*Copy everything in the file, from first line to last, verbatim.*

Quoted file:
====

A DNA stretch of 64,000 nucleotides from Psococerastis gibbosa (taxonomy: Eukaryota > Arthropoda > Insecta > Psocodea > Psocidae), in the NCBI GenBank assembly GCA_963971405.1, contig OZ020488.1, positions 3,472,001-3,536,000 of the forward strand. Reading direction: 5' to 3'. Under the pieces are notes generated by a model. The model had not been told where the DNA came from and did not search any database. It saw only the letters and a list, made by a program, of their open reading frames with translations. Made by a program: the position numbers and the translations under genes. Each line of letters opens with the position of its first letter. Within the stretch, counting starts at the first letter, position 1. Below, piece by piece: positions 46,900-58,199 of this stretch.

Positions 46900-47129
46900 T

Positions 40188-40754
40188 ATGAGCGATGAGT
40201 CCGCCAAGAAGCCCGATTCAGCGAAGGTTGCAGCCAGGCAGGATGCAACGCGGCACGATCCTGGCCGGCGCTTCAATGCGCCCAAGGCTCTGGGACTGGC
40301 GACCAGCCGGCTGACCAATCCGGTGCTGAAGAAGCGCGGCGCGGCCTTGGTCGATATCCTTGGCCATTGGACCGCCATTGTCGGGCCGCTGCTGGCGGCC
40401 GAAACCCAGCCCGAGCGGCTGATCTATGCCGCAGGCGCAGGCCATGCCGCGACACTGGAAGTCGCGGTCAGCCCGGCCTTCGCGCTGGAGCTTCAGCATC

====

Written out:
A DNA stretch of 64,000 nucleotides from Psococerastis gibbosa (taxonomy: Eukaryota > Arthropoda > Insecta > Psocodea > Psocidae), in the NCBI GenBank assembly GCA_963971405.1, contig OZ020488.1, positions 3,472,001-3,536,000 of the forward strand. Reading direction: 5' to 3'. Under the pieces are notes generated by a model. The model had not been told where the DNA came from and did not search any database. It saw only the letters and a list, made by a program, of their open reading frames with translations. Made by a program: the position numbers and the translations under genes. Each line of letters opens with the position of its first letter. Within the stretch, counting starts at the first letter, position 1. Below, piece by piece: positions 46,900-58,199 of this stretch.

Positions 46900-47129
46900 T

Positions 40188-40754
40188 ATGAGCGATGAGT
40201 CCGCCAAGAAGCCCGATTCAGCGAAGGTTGCAGCCAGGCAGGATGCAACGCGGCACGATCCTGGCCGGCGCTTCAATGCGCCCAAGGCTCTGGGACTGGC
40301 GACCAGCCGGCTGACCAATCCGGTGCTGAAGAAGCGCGGCGCGGCCTTGGTCGATATCCTTGGCCATTGGACCGCCATTGTCGGGCCGCTGCTGGCGGCC
40401 GAAACCCAGCCCGAGCGGCTGATCTATGCCGCAGGCGCAGGCCATGCCGCGACACTGGAAGTCGCGGTCAGCCCGGCCTTCGCGCTGGAGCTTCAGCATC